On July 31st, rock band Silverchair returned to Montreal after an eight-year absence, not only from the city, but from the country of Canada.
Although it was less than a week after the group's fifth studio record, Young Modern, became available to North America shores, the crowd was ecstatic for the return of the Australian trio. They welcomed them with cheers and applause, despite the 40-minute long intermission between opening act We are the Fury and Silverchair's headlining performance.
Hitting the stage at 9:15pm, Silverchair opened with several new tracks off their new album, warming up the audience for the set ahead. The audience did not seem to be that familiar with the new tunes yet, though they did make a commendable effort to sing along with the band, who now tour with the additions of Paul Mac and Adam on keyboards.
First single off Young Modern, "Straight Lines", was of course met with a noticeably positive reaction but nothing could quite compare with the roars of approval that came with the recognition of the opening notes to songs off of previous records, such as Neon Ballroom's epic "Emotion Sickness" or Freak Show's "The Door".
Silverchair also played a few songs off their fourth effort, Diorama, but never once acknowledged their grunge 1995 debut Frogstomp. Not that they ran out of time, as the whole set, with the one-song encore included, lasted for a mere 60 minutes, ending at an unusually early 10:20pm.
No longer the awkward teens trying to prove themselves to the world, vocalist and guitarist Daniel Johns, bassist Chris Joannou and guitarist Ben Gillies were definitely confident on stage. Johns was wearing a red bandana on his forehead and a suit jacket, smiling and dancing throughout the concert and even demonstrated his skills of playing electric guitar with his teeth on several occasions. He made sure to thank the fans in between songs at times in French and other times in English - the former arousing an extremely enthusiastic response as a result of Montreal being the biggest city of Canada's most Francophone province, Quebec. But his banter with his fellow band mates as well as the crowd was kept to the bare minimum.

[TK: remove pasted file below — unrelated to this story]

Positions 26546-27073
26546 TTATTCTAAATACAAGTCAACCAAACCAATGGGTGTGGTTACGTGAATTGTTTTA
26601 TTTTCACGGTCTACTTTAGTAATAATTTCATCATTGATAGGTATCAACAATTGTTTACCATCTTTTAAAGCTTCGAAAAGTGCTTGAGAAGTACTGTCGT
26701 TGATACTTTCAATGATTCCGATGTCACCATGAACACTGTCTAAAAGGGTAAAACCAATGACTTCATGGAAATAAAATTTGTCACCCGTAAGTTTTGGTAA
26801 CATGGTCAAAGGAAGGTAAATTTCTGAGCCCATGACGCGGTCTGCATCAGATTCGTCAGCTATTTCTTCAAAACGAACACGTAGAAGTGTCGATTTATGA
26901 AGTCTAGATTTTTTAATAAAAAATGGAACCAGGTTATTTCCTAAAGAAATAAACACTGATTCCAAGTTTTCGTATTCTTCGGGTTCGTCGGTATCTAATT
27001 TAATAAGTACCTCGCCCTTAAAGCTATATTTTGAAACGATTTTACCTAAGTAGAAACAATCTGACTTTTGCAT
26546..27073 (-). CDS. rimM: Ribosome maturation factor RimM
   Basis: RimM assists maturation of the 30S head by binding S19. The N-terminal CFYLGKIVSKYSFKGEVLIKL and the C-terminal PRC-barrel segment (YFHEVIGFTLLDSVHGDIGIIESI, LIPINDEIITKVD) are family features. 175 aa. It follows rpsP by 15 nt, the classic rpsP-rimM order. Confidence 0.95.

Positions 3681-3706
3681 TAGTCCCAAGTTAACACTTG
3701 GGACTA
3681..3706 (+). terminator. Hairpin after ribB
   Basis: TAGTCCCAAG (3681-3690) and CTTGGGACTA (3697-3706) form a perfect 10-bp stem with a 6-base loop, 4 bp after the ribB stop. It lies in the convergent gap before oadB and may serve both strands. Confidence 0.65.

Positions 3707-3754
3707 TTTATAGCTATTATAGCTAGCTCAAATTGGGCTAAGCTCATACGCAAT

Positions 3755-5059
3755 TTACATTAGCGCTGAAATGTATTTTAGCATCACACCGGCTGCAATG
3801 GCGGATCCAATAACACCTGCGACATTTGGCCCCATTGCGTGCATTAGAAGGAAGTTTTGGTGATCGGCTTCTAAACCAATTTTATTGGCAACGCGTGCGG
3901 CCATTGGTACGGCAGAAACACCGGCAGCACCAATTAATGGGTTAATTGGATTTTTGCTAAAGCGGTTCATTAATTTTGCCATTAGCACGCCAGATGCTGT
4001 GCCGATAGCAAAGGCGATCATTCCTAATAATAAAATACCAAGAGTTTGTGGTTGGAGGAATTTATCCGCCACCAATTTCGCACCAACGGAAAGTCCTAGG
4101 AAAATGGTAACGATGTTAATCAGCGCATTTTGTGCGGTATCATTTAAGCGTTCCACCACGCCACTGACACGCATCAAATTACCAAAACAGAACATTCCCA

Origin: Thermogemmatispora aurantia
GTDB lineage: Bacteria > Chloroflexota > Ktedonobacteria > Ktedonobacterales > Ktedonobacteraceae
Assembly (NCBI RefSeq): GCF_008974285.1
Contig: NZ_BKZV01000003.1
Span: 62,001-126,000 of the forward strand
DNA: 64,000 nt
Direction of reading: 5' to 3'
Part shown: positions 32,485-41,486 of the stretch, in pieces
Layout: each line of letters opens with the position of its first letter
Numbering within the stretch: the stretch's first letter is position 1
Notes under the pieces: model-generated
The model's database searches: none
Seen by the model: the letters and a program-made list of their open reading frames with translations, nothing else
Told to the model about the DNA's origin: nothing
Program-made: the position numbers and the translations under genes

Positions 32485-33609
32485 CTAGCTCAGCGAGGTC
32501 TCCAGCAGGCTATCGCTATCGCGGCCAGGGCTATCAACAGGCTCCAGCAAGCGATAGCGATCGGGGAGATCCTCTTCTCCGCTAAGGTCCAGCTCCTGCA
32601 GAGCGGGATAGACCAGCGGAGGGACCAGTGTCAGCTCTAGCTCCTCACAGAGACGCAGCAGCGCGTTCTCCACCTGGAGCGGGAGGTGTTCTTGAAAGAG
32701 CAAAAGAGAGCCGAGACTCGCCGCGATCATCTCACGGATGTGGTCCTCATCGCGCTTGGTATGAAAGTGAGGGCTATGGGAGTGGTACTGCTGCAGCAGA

When they came out for the encore and the opening notes of the familiar and extremely popular "Freak" from 1997 began, the crowd went ballistic. The two additional keyboard players remained off stage and the original three members of Silverchair were blasting the music much like the old days. At the end of the song, the band thanked the crowd and left the Spectrum audience slightly stunned and wondering why they had just been treated to a play list that did not even come close to bringing justice to the 5-album discography spanning the 15-year long musical career that Silverchair had accumulated up until this point.
While the songs Silverchair did play showcased a maturity and evolution both in their musicianship as well as their sound, this did not make up for the fact that fans were left wanting after almost a decade since the group were last seen on Canadian soil. The evidence for this was shown by the fact that fans lingered on for at least ten minutes in front of the stage, cheering in vain with the hopes that Silverchair would come back but it was all to no avail.
Silverchair may have come a long way since their high school days, but their fans probably would have expected to being taken along for a much longer and more intimate journey than what was offered at this week's show.
Writer: Stephanie Ng Wan